Governance tends to focus on the formal side of the relationship but this should not discourage the informal communications that can be so valuable between client and outsourcer personnel. Encouraging such conversations can strengthen relationships and result in the resolution of concerns avoiding the need to pursue a more formal route.

In the virtual environment client and outsourcers need to exploit the many tools available to connect people with one another. Developing a healthy virtual network is critical to coordinating projects, sharing of knowledge and establishing levels of trust at the individual and organisational level.


What are the key ingredients for successful outsourcing?

Firstly it’s important to create the right conditions under which the outsourced service has the potential for success. Making sure you are clear about the business requirements and what you expect to achieve through outsourcing are critical foundations for success. Supporting this with an appropriate contract term that has the right level of flexibility & responsiveness built in will help cement that success.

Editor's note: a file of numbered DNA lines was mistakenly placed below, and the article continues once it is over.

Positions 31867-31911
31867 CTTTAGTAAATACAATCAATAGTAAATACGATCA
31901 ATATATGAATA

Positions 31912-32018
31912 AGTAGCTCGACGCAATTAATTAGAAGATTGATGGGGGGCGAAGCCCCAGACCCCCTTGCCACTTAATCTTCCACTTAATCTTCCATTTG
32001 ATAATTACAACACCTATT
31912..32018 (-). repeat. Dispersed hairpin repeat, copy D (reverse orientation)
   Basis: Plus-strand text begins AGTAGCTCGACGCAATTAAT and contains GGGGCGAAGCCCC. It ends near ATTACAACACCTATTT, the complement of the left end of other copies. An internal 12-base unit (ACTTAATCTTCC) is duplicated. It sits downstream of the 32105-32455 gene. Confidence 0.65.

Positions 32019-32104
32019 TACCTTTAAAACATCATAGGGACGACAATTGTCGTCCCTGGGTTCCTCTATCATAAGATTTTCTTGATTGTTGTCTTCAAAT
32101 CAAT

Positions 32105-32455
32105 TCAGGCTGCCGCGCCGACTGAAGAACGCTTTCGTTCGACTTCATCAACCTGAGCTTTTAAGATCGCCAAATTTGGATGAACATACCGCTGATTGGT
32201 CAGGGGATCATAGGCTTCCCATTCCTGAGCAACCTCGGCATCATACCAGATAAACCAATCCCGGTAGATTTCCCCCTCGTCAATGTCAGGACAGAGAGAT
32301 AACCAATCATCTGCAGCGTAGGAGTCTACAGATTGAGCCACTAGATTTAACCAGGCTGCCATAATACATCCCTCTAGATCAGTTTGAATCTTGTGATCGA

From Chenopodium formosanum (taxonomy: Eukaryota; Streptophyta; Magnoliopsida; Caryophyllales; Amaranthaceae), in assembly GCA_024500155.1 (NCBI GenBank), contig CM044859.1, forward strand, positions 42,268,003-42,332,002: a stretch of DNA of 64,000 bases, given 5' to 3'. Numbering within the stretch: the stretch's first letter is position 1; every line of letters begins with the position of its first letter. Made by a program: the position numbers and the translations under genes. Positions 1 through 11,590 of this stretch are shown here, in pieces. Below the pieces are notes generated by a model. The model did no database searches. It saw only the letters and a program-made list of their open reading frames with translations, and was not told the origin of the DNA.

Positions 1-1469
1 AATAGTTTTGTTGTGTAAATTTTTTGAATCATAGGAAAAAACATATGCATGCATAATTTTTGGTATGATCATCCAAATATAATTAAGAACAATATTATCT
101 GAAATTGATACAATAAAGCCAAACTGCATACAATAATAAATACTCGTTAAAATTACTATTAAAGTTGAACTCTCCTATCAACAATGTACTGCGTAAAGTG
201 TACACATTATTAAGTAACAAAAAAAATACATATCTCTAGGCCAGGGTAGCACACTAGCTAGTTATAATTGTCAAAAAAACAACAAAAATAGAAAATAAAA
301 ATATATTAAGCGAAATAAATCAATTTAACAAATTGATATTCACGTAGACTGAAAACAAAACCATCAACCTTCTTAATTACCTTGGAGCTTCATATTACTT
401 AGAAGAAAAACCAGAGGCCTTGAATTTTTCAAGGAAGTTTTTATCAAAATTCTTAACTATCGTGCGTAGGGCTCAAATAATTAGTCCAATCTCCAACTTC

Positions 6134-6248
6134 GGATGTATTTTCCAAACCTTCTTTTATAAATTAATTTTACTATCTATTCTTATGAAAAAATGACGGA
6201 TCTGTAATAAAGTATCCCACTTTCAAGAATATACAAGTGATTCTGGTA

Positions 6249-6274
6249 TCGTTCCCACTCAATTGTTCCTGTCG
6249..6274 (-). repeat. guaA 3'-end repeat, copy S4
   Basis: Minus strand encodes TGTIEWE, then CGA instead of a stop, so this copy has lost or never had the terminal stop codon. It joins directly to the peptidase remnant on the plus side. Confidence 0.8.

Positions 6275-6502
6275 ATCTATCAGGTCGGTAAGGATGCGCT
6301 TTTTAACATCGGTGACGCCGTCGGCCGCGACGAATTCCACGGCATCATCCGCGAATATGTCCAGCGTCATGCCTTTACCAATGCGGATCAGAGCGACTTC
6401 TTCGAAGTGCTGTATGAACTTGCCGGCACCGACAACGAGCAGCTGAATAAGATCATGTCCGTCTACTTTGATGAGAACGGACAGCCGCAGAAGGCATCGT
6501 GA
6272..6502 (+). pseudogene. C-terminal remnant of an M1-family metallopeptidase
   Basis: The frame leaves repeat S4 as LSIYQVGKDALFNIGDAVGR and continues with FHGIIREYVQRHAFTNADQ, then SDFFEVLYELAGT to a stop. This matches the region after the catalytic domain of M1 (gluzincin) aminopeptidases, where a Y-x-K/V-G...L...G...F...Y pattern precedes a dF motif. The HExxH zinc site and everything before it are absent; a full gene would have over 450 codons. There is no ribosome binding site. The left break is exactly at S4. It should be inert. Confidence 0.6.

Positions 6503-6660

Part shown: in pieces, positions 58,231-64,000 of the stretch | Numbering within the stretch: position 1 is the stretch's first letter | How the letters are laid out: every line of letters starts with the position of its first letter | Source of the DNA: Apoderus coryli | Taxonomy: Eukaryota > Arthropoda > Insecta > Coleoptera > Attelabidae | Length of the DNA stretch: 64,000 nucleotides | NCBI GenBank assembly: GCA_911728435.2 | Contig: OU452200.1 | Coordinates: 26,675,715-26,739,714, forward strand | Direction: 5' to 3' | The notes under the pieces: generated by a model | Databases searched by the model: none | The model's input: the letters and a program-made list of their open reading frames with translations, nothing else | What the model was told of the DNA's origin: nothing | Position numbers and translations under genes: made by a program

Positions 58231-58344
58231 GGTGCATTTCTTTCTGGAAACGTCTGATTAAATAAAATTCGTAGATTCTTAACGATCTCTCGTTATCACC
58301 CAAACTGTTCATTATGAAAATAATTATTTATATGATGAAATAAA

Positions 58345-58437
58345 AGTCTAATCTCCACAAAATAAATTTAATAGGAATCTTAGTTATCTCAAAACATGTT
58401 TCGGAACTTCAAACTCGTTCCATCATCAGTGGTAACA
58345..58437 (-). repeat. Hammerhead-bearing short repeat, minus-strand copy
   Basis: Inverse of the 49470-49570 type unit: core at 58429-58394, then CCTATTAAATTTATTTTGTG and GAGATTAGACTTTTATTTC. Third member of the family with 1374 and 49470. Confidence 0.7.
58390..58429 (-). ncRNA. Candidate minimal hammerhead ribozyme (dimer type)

Secondly the recipe requires inclusion of the three ingredients: relationships, governance and processes to be used in the right quantities. Whilst these three ingredient are all needed for a successful outsource the quantity used can vary depending on the nature of the outsource.

Finally it is vital that relationships are:

Appropriately sponsored from the outset by both client and outsourcer senior management especially up to and including the conclusion of early life support
The future client and outsourcer engagement requirement is understood during the early stages of negotiations and is appropriately reflected within the contract